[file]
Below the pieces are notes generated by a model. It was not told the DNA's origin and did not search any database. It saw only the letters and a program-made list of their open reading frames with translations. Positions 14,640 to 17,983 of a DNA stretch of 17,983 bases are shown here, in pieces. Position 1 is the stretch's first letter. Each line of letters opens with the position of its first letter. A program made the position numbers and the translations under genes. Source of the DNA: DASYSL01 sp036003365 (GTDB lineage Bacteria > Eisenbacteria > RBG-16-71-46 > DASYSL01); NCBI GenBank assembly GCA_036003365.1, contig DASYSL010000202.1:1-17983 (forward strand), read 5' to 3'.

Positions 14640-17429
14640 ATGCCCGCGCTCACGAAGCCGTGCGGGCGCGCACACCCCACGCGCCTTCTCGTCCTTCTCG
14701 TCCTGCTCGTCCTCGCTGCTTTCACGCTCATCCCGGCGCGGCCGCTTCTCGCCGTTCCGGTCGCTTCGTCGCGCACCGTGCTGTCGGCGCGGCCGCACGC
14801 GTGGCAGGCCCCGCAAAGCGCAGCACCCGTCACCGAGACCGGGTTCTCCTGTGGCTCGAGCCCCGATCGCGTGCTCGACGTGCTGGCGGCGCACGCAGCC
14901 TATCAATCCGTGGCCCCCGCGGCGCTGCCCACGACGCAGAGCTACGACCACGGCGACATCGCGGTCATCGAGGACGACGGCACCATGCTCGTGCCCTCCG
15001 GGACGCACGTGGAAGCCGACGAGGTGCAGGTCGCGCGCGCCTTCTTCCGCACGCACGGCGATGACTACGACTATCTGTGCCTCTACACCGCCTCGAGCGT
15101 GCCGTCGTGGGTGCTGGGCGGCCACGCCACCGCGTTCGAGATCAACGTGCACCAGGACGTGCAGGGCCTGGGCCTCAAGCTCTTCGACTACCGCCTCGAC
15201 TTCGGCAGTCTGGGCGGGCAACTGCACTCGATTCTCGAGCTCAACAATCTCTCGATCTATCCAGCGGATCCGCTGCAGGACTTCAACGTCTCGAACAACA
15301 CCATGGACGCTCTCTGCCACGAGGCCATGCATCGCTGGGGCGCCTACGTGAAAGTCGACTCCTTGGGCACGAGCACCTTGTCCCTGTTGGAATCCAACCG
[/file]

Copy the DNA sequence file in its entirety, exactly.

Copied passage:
Below the pieces are notes generated by a model. It was not told the DNA's origin and did not search any database. It saw only the letters and a program-made list of their open reading frames with translations. Positions 14,640 to 17,983 of a DNA stretch of 17,983 bases are shown here, in pieces. Position 1 is the stretch's first letter. Each line of letters opens with the position of its first letter. A program made the position numbers and the translations under genes. Source of the DNA: DASYSL01 sp036003365 (GTDB lineage Bacteria > Eisenbacteria > RBG-16-71-46 > DASYSL01); NCBI GenBank assembly GCA_036003365.1, contig DASYSL010000202.1:1-17983 (forward strand), read 5' to 3'.

Positions 14640-17429
14640 ATGCCCGCGCTCACGAAGCCGTGCGGGCGCGCACACCCCACGCGCCTTCTCGTCCTTCTCG
14701 TCCTGCTCGTCCTCGCTGCTTTCACGCTCATCCCGGCGCGGCCGCTTCTCGCCGTTCCGGTCGCTTCGTCGCGCACCGTGCTGTCGGCGCGGCCGCACGC
14801 GTGGCAGGCCCCGCAAAGCGCAGCACCCGTCACCGAGACCGGGTTCTCCTGTGGCTCGAGCCCCGATCGCGTGCTCGACGTGCTGGCGGCGCACGCAGCC
14901 TATCAATCCGTGGCCCCCGCGGCGCTGCCCACGACGCAGAGCTACGACCACGGCGACATCGCGGTCATCGAGGACGACGGCACCATGCTCGTGCCCTCCG
15001 GGACGCACGTGGAAGCCGACGAGGTGCAGGTCGCGCGCGCCTTCTTCCGCACGCACGGCGATGACTACGACTATCTGTGCCTCTACACCGCCTCGAGCGT
15101 GCCGTCGTGGGTGCTGGGCGGCCACGCCACCGCGTTCGAGATCAACGTGCACCAGGACGTGCAGGGCCTGGGCCTCAAGCTCTTCGACTACCGCCTCGAC
15201 TTCGGCAGTCTGGGCGGGCAACTGCACTCGATTCTCGAGCTCAACAATCTCTCGATCTATCCAGCGGATCCGCTGCAGGACTTCAACGTCTCGAACAACA
15301 CCATGGACGCTCTCTGCCACGAGGCCATGCATCGCTGGGGCGCCTACGTGAAAGTCGACTCCTTGGGCACGAGCACCTTGTCCCTGTTGGAATCCAACCG